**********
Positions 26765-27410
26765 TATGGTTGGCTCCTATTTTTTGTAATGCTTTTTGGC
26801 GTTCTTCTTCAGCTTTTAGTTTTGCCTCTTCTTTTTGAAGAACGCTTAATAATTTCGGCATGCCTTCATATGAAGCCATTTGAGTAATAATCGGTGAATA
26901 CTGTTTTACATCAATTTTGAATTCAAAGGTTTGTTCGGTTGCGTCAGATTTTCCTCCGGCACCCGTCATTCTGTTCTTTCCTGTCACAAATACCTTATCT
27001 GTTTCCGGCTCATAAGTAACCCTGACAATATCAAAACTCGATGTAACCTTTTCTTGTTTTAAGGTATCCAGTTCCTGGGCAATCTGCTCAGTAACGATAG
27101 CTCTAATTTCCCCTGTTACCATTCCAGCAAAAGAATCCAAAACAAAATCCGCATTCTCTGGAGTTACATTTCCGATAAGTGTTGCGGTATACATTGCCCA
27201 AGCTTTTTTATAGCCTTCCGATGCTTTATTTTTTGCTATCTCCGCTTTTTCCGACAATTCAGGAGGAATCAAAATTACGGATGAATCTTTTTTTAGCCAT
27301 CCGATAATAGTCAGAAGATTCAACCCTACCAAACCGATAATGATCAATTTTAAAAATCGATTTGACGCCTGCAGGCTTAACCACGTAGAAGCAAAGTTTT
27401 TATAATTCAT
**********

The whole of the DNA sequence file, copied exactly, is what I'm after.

Positions 26765-27410
26765 TATGGTTGGCTCCTATTTTTTGTAATGCTTTTTGGC
26801 GTTCTTCTTCAGCTTTTAGTTTTGCCTCTTCTTTTTGAAGAACGCTTAATAATTTCGGCATGCCTTCATATGAAGCCATTTGAGTAATAATCGGTGAATA
26901 CTGTTTTACATCAATTTTGAATTCAAAGGTTTGTTCGGTTGCGTCAGATTTTCCTCCGGCACCCGTCATTCTGTTCTTTCCTGTCACAAATACCTTATCT
27001 GTTTCCGGCTCATAAGTAACCCTGACAATATCAAAACTCGATGTAACCTTTTCTTGTTTTAAGGTATCCAGTTCCTGGGCAATCTGCTCAGTAACGATAG
27101 CTCTAATTTCCCCTGTTACCATTCCAGCAAAAGAATCCAAAACAAAATCCGCATTCTCTGGAGTTACATTTCCGATAAGTGTTGCGGTATACATTGCCCA
27201 AGCTTTTTTATAGCCTTCCGATGCTTTATTTTTTGCTATCTCCGCTTTTTCCGACAATTCAGGAGGAATCAAAATTACGGATGAATCTTTTTTTAGCCAT
27301 CCGATAATAGTCAGAAGATTCAACCCTACCAAACCGATAATGATCAATTTTAAAAATCGATTTGACGCCTGCAGGCTTAACCACGTAGAAGCAAAGTTTT
27401 TATAATTCAT